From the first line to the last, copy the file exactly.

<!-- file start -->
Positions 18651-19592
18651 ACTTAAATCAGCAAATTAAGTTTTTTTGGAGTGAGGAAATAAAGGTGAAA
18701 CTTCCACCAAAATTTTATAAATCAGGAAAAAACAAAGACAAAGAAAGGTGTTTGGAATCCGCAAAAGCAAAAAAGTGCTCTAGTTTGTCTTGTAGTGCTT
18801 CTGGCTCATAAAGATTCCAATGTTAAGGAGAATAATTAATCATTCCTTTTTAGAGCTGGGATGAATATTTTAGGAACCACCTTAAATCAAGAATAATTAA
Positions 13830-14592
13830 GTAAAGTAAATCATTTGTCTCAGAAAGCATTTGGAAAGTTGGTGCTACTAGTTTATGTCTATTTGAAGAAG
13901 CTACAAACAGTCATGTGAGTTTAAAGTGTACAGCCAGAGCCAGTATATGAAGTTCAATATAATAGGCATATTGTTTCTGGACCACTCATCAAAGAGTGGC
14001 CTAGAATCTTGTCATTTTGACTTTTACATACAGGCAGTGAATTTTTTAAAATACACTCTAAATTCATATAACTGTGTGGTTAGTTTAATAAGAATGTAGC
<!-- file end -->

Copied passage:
Positions 18651-19592
18651 ACTTAAATCAGCAAATTAAGTTTTTTTGGAGTGAGGAAATAAAGGTGAAA
18701 CTTCCACCAAAATTTTATAAATCAGGAAAAAACAAAGACAAAGAAAGGTGTTTGGAATCCGCAAAAGCAAAAAAGTGCTCTAGTTTGTCTTGTAGTGCTT
18801 CTGGCTCATAAAGATTCCAATGTTAAGGAGAATAATTAATCATTCCTTTTTAGAGCTGGGATGAATATTTTAGGAACCACCTTAAATCAAGAATAATTAA
Positions 13830-14592
13830 GTAAAGTAAATCATTTGTCTCAGAAAGCATTTGGAAAGTTGGTGCTACTAGTTTATGTCTATTTGAAGAAG
13901 CTACAAACAGTCATGTGAGTTTAAAGTGTACAGCCAGAGCCAGTATATGAAGTTCAATATAATAGGCATATTGTTTCTGGACCACTCATCAAAGAGTGGC
14001 CTAGAATCTTGTCATTTTGACTTTTACATACAGGCAGTGAATTTTTTAAAATACACTCTAAATTCATATAACTGTGTGGTTAGTTTAATAAGAATGTAGC